Retail sales rose by 1.1 percent, higher than the 0.9 percent increase estimated by 78 economists polled by Bloomberg. The Commerce department said that the reading -- a seasonally-adjusted $433.9 billion -- was the best seen since September 2012 and higher than November's figure, after which harsh winter weather affected the shopping season and consumer spending.
February's retail sales were also revised to a 0.7 gain over January, up from 0.3 percent initially reported.
Consumer spending accounts for two-thirds of the U.S economy's output, and as such, strong economic growth is heavily dependent on consumer spending. Sales were weak in December and January on account of harsh winter weather, but March's retail spending was up 3.8 percent from thew same period last year.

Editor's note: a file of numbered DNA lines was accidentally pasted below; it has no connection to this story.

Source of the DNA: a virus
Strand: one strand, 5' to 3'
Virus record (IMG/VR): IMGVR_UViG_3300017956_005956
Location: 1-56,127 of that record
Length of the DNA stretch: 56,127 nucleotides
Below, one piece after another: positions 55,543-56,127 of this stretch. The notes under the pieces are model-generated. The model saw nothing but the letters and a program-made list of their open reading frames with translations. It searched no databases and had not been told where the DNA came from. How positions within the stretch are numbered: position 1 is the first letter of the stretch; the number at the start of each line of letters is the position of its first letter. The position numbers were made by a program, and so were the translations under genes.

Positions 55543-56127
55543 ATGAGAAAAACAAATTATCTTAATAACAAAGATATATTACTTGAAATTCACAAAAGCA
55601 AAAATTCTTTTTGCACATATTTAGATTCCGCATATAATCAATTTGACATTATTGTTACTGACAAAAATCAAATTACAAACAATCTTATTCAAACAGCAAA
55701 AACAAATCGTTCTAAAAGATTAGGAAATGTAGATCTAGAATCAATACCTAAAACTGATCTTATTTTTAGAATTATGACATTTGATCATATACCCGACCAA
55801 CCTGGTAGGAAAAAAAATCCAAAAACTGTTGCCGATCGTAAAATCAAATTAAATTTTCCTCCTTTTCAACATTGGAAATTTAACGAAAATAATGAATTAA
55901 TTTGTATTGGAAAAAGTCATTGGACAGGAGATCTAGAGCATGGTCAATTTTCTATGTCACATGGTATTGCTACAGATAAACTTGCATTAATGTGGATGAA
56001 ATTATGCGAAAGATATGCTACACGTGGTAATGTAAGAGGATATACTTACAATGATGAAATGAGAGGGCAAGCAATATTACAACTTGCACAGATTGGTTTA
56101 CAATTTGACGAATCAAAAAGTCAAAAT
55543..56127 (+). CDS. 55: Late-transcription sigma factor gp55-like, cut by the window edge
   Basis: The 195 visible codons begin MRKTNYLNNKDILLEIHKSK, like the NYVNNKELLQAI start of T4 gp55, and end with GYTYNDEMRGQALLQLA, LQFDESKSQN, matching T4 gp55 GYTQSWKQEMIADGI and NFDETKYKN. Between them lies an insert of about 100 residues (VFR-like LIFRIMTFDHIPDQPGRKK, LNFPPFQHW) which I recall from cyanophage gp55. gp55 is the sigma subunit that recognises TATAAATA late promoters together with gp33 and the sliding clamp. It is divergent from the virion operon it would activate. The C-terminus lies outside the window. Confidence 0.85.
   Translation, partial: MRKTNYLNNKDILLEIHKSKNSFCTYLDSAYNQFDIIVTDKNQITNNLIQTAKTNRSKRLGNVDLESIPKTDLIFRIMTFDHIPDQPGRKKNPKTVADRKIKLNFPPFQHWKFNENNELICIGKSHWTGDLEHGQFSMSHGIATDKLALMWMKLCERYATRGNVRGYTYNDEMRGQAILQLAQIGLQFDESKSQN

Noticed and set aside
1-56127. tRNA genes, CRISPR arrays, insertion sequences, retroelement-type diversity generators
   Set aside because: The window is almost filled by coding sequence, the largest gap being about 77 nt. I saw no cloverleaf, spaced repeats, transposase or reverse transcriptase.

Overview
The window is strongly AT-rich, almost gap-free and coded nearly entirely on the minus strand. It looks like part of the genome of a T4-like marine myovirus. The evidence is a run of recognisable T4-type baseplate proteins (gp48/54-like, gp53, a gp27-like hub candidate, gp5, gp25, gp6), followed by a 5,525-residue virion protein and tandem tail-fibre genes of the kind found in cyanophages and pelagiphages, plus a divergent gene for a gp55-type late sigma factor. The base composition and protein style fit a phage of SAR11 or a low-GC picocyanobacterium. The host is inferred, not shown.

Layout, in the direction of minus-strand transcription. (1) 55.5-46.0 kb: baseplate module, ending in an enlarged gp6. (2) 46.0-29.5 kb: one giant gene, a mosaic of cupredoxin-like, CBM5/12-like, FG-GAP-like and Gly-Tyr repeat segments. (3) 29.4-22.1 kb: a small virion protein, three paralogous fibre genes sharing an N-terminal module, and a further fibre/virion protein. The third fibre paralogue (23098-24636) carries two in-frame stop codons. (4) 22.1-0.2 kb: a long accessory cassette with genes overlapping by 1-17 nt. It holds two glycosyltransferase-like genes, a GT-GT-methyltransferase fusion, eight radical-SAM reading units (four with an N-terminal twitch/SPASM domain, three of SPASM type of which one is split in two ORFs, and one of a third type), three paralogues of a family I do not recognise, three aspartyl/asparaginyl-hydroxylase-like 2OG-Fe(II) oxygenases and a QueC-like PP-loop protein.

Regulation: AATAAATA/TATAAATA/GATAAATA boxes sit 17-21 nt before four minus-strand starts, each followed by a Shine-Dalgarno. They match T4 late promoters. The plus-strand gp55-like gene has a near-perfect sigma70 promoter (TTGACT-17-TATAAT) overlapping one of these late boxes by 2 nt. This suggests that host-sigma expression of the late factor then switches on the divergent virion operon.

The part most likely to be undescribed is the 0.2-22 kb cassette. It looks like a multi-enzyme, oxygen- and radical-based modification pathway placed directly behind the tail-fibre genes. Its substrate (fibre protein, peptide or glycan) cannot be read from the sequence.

10 of the 13 major retail segments showed healthy growth last month, with auto sales leading the way. Motor vehicle purchase gains were higher than September 2012 levels, and sales at department and general merchandise stores jumped the most since before the financial crisis.
“The biggest driver here is the jump in auto sales, but beyond that we are seeing some more widespread improvement in consumer activity,” said Russell Price, senior economist at Ameriprise Financial Inc. in Detroit.
Sales at automobile dealers climbed 3.1 percent after rising 2.5 percent in February. Apart from department store purchases, Americans spent more at furniture, building-supply and sporting-goods outlets. Internet sales were up and Americans dined out a lot more.
[Wall Street Journal]